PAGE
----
The Lasting Impact of Extreme Weather in the U.S.
New research takes advanced look into billion-dollar disasters
Tornadoes. Hurricanes. Blizzards. Floods. Drought. Earthquakes. Wildfires. The United States is particularly prone to severe weather because of its diverse climate. In 2015 the U.S. was second in the world in the number of natural disasters. More recently, people in West Virginia are picking up the pieces after deadly flash flooding last month.
Severe weather clearly has an impact on victims, but how much and for how long? That is the focus of new research by Mona Ahmadiani and Susanna Ferreira of the University of Georgia. Their paper “Well-being Effects of Extreme Weather Events in the U.S.” is featured at the 2016 Agricultural & Applied Economics Association (AAEA) Annual Meeting in Boston, July 31 – August 2.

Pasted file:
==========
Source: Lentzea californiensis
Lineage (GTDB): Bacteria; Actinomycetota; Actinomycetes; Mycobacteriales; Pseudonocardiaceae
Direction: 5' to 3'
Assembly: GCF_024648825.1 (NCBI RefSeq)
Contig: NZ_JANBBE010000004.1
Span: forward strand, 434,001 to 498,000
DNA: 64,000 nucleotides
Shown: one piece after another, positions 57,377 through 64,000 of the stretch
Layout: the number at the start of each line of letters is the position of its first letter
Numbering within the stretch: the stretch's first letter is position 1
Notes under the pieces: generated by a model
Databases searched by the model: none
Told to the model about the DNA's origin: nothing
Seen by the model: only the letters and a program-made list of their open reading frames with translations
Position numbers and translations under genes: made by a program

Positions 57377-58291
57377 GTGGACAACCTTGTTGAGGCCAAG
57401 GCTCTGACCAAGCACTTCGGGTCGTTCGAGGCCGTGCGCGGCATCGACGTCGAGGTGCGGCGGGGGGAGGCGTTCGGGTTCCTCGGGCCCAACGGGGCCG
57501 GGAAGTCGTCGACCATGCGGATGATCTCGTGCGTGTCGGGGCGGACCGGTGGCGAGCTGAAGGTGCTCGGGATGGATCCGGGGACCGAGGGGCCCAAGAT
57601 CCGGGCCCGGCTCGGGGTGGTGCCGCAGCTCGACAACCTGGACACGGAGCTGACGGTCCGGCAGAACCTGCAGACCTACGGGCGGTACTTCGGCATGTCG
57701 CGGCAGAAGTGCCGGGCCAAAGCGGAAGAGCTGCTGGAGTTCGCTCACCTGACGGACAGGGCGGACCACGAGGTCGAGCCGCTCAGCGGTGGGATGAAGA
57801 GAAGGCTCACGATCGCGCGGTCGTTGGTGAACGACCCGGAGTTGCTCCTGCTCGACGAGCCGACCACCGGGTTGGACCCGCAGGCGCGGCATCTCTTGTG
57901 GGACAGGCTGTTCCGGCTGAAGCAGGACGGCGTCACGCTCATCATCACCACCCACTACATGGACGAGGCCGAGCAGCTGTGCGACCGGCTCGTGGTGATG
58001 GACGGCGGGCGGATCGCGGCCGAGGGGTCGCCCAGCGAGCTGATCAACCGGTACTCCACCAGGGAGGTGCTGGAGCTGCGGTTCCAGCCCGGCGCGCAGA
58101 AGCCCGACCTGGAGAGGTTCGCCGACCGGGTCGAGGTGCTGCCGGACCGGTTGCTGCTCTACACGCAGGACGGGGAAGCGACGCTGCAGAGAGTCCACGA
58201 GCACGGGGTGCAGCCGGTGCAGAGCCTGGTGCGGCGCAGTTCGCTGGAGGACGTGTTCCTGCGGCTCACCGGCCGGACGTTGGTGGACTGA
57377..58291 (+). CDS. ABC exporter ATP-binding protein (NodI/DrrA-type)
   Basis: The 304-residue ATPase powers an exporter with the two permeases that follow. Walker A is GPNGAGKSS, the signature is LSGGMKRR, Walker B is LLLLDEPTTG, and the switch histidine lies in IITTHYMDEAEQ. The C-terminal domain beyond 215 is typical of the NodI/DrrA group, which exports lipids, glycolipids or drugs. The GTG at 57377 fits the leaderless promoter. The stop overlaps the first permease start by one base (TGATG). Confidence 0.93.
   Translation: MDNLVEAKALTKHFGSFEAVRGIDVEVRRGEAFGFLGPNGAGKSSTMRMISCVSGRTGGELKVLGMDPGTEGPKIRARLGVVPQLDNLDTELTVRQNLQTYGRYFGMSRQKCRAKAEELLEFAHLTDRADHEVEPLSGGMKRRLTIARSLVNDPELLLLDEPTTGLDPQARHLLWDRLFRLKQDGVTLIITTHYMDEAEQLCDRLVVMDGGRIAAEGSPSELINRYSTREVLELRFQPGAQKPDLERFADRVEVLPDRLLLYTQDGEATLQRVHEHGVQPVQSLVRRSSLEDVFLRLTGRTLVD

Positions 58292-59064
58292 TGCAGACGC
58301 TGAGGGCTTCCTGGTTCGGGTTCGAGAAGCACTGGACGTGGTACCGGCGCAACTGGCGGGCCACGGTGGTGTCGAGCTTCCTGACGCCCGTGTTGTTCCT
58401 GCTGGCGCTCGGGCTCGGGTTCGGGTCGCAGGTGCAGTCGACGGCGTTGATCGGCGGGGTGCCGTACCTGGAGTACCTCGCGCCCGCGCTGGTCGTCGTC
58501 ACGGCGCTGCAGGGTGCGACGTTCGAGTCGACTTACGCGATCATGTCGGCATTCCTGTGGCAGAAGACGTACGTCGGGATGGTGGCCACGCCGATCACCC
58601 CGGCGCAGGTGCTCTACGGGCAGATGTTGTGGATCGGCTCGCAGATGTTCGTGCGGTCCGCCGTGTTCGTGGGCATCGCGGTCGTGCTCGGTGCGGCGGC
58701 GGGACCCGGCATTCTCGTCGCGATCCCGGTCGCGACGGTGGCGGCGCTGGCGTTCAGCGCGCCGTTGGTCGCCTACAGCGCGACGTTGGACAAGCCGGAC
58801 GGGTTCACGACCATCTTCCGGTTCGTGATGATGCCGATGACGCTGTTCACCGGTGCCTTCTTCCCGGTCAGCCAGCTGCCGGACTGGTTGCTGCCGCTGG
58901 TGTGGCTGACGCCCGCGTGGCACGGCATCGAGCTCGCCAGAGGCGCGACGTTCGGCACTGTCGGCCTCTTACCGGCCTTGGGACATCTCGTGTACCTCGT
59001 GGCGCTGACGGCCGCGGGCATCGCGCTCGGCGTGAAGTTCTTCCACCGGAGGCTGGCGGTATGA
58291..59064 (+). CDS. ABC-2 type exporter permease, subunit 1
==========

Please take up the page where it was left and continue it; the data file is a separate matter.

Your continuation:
“The financial losses due to property damage and crop damage vary along with where you live and worrying about if you will be impacted by the next disaster,” Ahmadiani said. “We look at levels of damage and the impact each type of disaster has on the well-being individuals.”
So which types of disaster have the biggest impact on people and the economy? And for how long? This first-of-its-kind study takes an in-depth look at something impacting much of the country on an annual basis.
This presentation is Tuesday, August 2, at 1:00 PM at the Marriott Copley Place, in the Simmons Room on the third floor. If you are interested in setting up an interview before or during the meeting, please contact Jay Saunders in the AAEA Business Office.
Contact: Allison Scheetz
Senior Communications Manager